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Goals shape means: a pluralist response to the problem of formal representation in ontic structural realism

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Abstract

The aim of the paper is to assess the relative merits of two formal representations of structure, namely, set theory and category theory. The purpose is to articulate ontic structural realism (OSR). In turn, this will facilitate a discussion on the strengths and weaknesses of both concepts, and will lead to a proposal for a pragmatics-based approach to the question of the choice of an appropriate framework. First, we present a case study from contemporary science—a comparison of the formulation of quantum mechanics in a language of Hilbert spaces and abstract \(C^\star \)-algebras. It is then shown how the method of structural representation can be determined based on the pragmatics of goal-oriented research, not a dogmatic choice. We investigate a hypothesis stating that use of the interplay between the powers of abstraction and detail of different representational methods results in adopting a pluralistic, as opposed to standard, unificatory, perspective on the role of structural representation in OSR.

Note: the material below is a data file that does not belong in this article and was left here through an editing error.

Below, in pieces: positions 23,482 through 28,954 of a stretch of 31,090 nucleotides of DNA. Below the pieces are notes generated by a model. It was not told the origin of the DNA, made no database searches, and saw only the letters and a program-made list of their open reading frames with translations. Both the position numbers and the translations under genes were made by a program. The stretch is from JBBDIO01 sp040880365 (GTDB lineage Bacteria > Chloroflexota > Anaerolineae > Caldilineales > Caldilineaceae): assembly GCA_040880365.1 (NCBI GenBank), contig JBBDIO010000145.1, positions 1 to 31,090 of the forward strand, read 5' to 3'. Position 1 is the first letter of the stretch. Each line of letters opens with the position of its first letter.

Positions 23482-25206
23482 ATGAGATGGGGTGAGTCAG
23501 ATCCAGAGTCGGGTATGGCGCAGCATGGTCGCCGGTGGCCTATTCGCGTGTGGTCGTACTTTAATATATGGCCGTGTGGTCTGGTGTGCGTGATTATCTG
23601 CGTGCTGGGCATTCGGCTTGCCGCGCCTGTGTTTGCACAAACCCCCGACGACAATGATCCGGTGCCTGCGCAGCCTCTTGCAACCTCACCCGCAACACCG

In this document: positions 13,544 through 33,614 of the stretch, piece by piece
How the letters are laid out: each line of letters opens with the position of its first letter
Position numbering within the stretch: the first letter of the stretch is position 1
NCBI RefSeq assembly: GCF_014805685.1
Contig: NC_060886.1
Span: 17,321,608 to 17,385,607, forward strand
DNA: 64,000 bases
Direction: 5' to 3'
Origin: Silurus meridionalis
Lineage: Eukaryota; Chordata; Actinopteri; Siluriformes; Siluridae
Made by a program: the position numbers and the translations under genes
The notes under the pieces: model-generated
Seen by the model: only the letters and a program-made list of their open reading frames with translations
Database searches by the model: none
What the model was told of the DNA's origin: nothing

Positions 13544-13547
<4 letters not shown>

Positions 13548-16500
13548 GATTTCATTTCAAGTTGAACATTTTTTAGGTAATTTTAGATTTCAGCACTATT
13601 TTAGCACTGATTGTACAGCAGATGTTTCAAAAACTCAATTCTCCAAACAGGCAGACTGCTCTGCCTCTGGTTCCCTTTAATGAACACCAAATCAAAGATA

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Notes

  1. It is worth noting that (Ladyman & Ross, 2007) acknowledged the possibility of using category theory as a valid approach in developing some of the details of the semantic view quite early: ”... the details of the semantic view are developed (and we think that lots of formal and informal approaches may be useful, perhaps, for example, using category theory rather than set theory for some purposes) ...” (Ladyman & Ross, 2007, p. 118). This remark was, however, not further elaborated on.